There’s so many different varieties. Some have caffeine and some don’t, and some are sweet and fruity while others are dark and strong!
I put this guide together so you would know the best tea temperature and steeping time for each tea type. Making the perfect cup of tea is possible, and I’d love to teach you how.
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Common Mistakes for Steeping Tea
When I first started drinking tea, no matter the variety, I would just pour boiling water for tea in a cup and toss a tea bag in. However, as I drank more tea I became fascinated with getting the best flavor out of it.
I did some research and found out that since all teas are made differently, they should also all be brewed differently for the best results.
Before we start talking about how long to steep tea, let’s first talk about what not to do when steeping tea. There are a few common mistakes you can make when preparing your cup of tea that will have a negative effect on the flavor.
I am not a doctor or medical care provider and therefore cannot give medical advice. Consult with your doctor before changing or modifying any health treatments. This information is not meant to replace professional medical advice.
Always Boiling Water For Tea
You might find yourself asking “wait, don’t you need hot water for tea?”. Yes, you do – however, depending on the type of tea you’re using it isn’t always a good idea to use boiling water for tea.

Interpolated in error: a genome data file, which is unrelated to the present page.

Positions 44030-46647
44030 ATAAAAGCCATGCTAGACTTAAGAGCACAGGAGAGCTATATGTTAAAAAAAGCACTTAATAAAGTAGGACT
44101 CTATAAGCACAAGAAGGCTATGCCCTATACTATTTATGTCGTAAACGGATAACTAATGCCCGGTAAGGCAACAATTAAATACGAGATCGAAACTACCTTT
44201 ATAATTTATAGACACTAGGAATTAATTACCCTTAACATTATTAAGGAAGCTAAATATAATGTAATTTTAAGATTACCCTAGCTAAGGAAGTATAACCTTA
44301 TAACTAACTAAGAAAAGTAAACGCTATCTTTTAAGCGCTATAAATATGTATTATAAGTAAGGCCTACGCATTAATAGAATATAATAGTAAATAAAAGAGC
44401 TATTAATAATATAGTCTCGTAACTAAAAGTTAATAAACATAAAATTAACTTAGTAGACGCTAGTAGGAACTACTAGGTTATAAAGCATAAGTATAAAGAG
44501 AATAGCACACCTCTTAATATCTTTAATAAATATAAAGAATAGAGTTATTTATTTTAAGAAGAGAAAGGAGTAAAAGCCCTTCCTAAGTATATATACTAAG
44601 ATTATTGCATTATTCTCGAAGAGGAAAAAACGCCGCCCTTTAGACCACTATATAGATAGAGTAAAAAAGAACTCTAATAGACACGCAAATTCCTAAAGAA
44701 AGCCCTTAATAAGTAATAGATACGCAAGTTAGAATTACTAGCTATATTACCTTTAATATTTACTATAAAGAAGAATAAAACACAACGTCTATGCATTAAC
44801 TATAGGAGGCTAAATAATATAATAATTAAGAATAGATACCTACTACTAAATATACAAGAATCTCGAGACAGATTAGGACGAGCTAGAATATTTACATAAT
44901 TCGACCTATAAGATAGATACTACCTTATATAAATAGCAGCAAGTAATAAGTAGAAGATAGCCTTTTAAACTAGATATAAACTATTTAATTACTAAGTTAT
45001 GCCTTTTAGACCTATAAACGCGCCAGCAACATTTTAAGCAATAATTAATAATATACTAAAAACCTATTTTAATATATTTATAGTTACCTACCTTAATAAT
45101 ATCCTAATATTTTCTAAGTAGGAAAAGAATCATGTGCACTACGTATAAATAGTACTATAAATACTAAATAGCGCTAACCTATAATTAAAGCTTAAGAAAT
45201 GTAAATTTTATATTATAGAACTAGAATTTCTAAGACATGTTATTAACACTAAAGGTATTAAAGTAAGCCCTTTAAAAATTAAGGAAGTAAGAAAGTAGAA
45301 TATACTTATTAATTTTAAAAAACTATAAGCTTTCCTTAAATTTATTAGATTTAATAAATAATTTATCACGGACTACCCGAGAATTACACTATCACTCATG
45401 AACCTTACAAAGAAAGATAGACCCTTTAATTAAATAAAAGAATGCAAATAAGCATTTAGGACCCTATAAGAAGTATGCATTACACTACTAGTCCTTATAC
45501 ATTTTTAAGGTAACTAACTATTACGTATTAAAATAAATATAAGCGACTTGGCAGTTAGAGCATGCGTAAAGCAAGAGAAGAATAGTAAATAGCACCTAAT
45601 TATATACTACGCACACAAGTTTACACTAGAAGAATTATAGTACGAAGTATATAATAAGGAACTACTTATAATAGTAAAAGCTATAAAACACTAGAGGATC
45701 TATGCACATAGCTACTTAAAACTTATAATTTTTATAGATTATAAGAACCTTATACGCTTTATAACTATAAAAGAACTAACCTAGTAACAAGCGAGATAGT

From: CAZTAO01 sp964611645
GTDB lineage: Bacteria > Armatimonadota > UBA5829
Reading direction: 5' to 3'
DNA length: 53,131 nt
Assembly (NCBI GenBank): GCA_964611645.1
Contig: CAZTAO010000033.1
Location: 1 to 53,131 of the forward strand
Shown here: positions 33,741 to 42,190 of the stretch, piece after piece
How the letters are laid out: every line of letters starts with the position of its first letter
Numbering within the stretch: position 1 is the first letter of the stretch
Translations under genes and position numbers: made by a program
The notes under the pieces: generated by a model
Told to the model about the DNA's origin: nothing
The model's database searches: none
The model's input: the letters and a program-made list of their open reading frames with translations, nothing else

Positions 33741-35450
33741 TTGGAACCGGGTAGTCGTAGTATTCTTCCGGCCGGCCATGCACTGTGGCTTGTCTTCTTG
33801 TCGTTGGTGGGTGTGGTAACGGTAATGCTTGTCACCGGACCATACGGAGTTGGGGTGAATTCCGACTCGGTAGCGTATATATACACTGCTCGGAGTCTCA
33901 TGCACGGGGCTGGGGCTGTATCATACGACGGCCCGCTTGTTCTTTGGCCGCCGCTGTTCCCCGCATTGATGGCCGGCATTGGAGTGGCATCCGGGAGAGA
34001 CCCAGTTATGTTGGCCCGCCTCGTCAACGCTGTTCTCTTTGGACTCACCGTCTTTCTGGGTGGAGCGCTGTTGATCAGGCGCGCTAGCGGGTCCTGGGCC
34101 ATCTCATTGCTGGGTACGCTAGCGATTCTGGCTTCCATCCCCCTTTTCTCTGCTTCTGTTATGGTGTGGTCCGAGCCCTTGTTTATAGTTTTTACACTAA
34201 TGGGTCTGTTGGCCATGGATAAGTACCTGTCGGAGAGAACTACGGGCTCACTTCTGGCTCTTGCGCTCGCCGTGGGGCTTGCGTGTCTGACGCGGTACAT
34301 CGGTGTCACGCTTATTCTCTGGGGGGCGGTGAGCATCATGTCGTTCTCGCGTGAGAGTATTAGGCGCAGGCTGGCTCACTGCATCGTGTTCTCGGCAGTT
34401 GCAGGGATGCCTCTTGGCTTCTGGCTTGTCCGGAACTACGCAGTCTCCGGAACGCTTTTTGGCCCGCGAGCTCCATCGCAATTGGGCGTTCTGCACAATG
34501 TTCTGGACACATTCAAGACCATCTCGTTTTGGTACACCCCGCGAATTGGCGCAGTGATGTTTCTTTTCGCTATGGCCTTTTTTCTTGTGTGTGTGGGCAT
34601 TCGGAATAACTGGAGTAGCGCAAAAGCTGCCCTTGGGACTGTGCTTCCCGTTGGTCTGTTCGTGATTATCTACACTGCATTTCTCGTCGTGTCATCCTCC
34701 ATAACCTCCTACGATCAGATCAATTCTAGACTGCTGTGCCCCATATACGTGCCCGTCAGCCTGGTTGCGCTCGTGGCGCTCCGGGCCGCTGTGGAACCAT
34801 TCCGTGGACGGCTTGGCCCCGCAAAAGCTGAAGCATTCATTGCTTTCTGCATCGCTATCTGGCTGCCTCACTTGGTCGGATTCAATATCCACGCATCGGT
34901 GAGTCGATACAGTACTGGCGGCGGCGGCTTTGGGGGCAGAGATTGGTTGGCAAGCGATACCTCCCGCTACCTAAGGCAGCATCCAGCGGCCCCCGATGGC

There is such a thing as using water that is too hot! If you use water that is too hot for that type of tea, it can scorch the leaves of the tea, and make it taste more bitter than intended.
While you could endure drinking a bitter cup of tea, I find it much more enjoyable to savor a cup of tea that has a lovely taste! No one wants burnt tea!
Hot Water For Tea That’s Not Hot Enough
Now that you know not to use water that is too hot, the tendency is to overcompensate and use water that is not hot enough. Don’t worry, there is a middle ground where you can get the perfect tea temperature.
If your hot water for tea is too cold, your cup of tea will lack the full depth of flavor, and just as I mentioned before it’s much better to really enjoy your tea instead of merely enduring it.
I find drinking tea a mindful activity – taking a couple minutes out of your day to sit and enjoy the flavor of a perfectly brewed cup of tea is so calming.
Steeping Tea Too Long (Over Steeped Tea)
When I first started drinking tea I would leave my tea bag in the the cup while I was drinking it. I had no idea it was best to remove the tea bag!
If you leave a tea bag in a cup of tea, the hot water will keep steeping it. If the tea continues steeping, the flavor will become more intense, and there won’t be as much dimension to the taste of the tea.
Additionally, if you over steep your tea, you can’t reuse the tea leaves. Did you know you can steep tea more than once? If you extract all of the flavor from the tea leaves in the first cup, you won’t be able to make a second cup.
Not all tea bags can be steeped more than once, but most lose leaf teas can. If possible, why wouldn’t you re-steep the tea? It gives a nicer flavor per cup, and saves a little money!